Why the Chametz Law Matters

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7 Responses

  1. Shira Schmidt says:

    I disagree with Jonathan on the value of symbols. On this I will quote from an essay by my late father-in-law, Prof. Yeshayahu Leibowitz, in his book “Remarks on Parashat Hashavua,” Parashat Bo (Chemed Books). He wrote:
    I was invited to participate in a seminar on “Judaism, Jewish People, and Jewish State” organized by the IDF, a seminar for senior military officers, which was held in hol hamoed Pesah at an IDF base. The deliberations were very earnest and all the participants treated the topic seriously, as something close to their hearts. A senior officer pointed to Pesah as a national heritage which we have in common. He said, with sincerity and with great emotion, “Even if we have different attitudes toward Pesah, we all observe the Seder, in one form of another, because we all are conscious of the history of the Jewish people, which started – either historically or symbolically – with the Pesah event and which we all wish to continue.”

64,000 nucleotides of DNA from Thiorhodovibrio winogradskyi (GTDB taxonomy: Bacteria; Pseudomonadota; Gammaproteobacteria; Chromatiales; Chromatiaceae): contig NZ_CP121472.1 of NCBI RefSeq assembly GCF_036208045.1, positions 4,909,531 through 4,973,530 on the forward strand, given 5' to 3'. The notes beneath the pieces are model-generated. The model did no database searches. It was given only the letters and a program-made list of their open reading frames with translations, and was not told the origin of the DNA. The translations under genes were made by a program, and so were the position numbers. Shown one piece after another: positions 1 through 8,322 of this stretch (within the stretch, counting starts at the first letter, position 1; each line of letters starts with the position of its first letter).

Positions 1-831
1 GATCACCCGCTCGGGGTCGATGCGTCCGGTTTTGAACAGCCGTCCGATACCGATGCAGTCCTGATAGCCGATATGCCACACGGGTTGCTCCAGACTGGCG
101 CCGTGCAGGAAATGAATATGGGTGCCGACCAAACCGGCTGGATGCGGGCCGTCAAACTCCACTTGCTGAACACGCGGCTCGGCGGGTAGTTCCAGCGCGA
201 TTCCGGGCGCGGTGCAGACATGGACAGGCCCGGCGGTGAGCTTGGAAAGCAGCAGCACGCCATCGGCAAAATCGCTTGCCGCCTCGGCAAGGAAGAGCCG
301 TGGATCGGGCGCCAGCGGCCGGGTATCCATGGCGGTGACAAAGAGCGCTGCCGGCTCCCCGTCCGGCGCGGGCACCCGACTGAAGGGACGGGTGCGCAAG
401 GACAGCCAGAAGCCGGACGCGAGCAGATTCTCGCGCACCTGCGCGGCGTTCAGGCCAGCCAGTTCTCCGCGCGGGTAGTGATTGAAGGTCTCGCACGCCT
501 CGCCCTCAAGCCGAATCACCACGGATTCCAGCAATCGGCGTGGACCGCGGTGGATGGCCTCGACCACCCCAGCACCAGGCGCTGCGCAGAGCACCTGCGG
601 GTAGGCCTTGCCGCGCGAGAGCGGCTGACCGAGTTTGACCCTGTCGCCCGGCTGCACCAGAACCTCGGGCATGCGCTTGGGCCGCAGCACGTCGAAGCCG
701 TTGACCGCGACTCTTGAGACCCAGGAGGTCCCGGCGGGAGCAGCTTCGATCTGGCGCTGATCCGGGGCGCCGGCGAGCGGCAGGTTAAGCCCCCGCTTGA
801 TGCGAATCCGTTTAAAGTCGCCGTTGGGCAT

My rejoinder to him: “Imagine that I were not invited here this seminar in an IDF base, but would have hiked through the countryside with my wife. Let’s say it were a very hot hamsin, and we were thirty and would have some upon your secular kibbutz. Do you know that today we could not even drink a cup of water in your home (in those days there were no disposable cups) because of the hametz in your dishes? You are the commander of my sons and grandsons in the army, and today I could not drink a cup of water in your home. Pesah today is not a common heritage for us, rather, if anything , the festival expresses a deep rift between us.”